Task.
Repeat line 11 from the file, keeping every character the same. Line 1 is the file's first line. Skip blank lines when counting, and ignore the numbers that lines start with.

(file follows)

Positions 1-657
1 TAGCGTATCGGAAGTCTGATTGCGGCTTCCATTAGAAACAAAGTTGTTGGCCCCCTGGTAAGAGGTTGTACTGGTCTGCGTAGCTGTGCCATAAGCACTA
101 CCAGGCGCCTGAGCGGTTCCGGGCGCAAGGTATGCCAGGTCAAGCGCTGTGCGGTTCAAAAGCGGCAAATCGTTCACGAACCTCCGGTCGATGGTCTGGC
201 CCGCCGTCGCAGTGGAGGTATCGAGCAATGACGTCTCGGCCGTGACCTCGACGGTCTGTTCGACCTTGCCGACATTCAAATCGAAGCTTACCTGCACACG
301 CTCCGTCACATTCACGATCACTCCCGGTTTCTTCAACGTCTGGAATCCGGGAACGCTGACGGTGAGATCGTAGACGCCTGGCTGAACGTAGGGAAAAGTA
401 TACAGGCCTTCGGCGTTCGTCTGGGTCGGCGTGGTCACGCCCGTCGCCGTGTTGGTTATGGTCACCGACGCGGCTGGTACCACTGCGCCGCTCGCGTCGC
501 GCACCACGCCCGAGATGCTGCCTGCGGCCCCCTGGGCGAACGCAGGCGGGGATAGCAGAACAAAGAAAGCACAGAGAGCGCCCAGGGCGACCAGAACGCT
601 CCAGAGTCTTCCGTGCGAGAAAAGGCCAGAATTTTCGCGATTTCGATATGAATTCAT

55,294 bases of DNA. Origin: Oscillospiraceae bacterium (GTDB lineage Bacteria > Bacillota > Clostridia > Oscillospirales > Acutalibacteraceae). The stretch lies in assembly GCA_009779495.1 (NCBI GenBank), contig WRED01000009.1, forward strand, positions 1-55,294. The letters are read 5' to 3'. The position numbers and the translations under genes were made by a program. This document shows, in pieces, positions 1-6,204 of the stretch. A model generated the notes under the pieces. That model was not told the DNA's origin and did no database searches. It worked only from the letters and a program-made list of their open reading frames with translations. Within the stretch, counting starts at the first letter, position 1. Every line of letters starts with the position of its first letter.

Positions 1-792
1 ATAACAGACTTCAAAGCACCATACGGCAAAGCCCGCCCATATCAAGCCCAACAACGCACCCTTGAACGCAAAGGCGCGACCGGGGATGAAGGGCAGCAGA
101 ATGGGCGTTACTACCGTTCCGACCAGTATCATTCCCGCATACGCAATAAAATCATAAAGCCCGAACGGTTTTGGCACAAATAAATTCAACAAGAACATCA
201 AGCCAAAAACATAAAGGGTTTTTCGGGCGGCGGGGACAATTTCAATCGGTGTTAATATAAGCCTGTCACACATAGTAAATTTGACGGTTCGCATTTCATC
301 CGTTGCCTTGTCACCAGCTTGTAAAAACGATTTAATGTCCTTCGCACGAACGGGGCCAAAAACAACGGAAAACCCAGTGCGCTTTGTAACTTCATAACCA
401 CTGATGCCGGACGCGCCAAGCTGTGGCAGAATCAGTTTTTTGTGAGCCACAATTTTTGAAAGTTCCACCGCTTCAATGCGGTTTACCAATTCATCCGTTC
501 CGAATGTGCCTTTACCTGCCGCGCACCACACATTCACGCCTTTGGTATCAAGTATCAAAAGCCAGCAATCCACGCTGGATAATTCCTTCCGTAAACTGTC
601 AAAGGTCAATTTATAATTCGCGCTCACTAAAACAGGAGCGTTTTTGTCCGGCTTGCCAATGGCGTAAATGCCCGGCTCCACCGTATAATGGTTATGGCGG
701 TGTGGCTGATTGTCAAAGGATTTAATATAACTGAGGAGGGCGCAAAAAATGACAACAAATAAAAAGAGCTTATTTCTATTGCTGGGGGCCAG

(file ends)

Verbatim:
1 ATAACAGACTTCAAAGCACCATACGGCAAAGCCCGCCCATATCAAGCCCAACAACGCACCCTTGAACGCAAAGGCGCGACCGGGGATGAAGGGCAGCAGA